Lice Happens featured on the Greater Annapolis Patch! Thursday, September 30, 2010 It’s embarrassing, it’s itchy, it’s expensive to treat, and it is a big nuisance for everyone involved. No rumor spreads faster through a school or a group of parents..
Lice Happens featured on the Greater Annapolis Patch!
Thursday, September 30, 2010
It’s embarrassing, it’s itchy, it’s expensive to treat, and it is a big nuisance for everyone involved. No rumor spreads faster through a school or a group of parents than word of a head lice infestation. An average of 1,000 cases of head lice are found among county students each year, according to the Anne Arundel County Department of Health.
Head lice are neither a health hazard nor a sign of poor hygiene but some parents fear the blood sucking, six-legged insects more than the flu.
“Head lice infestation is associated with little morbidity but causes a high level of anxiety among parents of school-aged children,” according to Pediatrics, the official journal of the American Academy of Pediatrics (AAP).
Head lice are different than body lice, which are often associated with people (especially homeless people or refugees) who don’t have the ability to wash their clothes regularly. Body lice are also larger than head lice, which can be so small that you can’t see them without magnification.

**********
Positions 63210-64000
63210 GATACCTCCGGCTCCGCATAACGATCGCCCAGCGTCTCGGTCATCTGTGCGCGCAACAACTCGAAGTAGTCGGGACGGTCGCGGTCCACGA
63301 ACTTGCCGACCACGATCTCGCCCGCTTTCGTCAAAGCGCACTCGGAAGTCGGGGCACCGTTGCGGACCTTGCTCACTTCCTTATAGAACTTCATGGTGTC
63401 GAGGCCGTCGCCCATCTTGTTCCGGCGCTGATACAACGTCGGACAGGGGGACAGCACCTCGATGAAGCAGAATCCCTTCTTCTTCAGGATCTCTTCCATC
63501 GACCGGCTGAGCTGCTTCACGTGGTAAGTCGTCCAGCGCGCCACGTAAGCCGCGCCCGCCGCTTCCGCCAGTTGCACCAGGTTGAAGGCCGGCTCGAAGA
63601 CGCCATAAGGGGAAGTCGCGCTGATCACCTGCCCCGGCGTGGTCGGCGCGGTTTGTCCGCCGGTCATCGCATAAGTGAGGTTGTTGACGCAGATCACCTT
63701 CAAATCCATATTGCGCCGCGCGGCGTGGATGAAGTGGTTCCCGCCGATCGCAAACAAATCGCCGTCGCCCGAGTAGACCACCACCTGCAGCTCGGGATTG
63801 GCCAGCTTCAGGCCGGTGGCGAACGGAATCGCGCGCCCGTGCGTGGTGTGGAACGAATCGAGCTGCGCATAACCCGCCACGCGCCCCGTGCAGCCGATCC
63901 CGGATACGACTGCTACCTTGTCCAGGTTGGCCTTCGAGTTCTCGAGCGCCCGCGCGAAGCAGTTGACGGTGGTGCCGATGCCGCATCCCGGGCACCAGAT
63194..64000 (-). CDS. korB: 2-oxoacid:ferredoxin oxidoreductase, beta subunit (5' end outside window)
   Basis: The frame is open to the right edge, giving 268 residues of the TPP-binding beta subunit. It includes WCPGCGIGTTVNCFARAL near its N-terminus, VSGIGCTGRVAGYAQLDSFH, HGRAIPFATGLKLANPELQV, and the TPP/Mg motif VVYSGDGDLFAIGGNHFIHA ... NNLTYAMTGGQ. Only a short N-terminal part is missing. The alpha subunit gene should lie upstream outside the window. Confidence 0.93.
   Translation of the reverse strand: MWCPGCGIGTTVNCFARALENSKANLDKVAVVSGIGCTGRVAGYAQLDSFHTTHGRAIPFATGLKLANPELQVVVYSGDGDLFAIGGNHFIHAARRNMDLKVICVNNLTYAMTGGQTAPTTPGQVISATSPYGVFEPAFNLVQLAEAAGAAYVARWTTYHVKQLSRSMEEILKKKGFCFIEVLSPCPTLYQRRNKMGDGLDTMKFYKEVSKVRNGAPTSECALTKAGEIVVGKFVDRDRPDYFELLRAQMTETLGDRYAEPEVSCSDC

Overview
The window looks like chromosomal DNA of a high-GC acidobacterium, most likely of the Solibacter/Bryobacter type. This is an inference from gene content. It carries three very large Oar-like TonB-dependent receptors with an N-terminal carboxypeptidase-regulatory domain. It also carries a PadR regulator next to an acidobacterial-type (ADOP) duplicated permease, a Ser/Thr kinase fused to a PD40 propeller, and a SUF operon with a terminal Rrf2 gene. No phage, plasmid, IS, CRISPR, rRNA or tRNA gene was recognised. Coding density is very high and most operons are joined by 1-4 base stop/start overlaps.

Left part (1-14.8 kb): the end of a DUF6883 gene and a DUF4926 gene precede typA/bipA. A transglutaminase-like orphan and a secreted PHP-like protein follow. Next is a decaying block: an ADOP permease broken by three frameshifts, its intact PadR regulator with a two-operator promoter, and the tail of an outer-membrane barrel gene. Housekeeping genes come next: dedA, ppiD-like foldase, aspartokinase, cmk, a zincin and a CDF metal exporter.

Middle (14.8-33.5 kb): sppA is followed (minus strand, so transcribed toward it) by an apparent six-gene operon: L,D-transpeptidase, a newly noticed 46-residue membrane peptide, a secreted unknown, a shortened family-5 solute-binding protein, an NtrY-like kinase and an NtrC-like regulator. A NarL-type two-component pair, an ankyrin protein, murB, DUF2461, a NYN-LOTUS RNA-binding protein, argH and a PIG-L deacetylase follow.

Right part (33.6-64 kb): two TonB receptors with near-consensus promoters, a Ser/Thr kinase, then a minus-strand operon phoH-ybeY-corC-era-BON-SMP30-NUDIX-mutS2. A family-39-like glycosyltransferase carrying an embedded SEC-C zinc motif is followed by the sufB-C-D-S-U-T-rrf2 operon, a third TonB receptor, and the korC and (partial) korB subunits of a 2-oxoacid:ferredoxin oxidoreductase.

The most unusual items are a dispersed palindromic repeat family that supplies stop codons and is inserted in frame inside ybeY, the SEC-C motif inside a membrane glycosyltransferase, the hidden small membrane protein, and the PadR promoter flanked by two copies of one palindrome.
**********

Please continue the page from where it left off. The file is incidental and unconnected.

Parents at Rolling Knolls Elementary (RKE) panicked last week when their kids came home talking about lice. It turns out there were only two reported cases of live lice at the school, according to Bob Mosier, public information officer for Anne Arundel County Public Schools. Mosier added that the parents of both RKE students elected to keep their children home for treatment, and were screened upon returning to school and found to be “lice free.”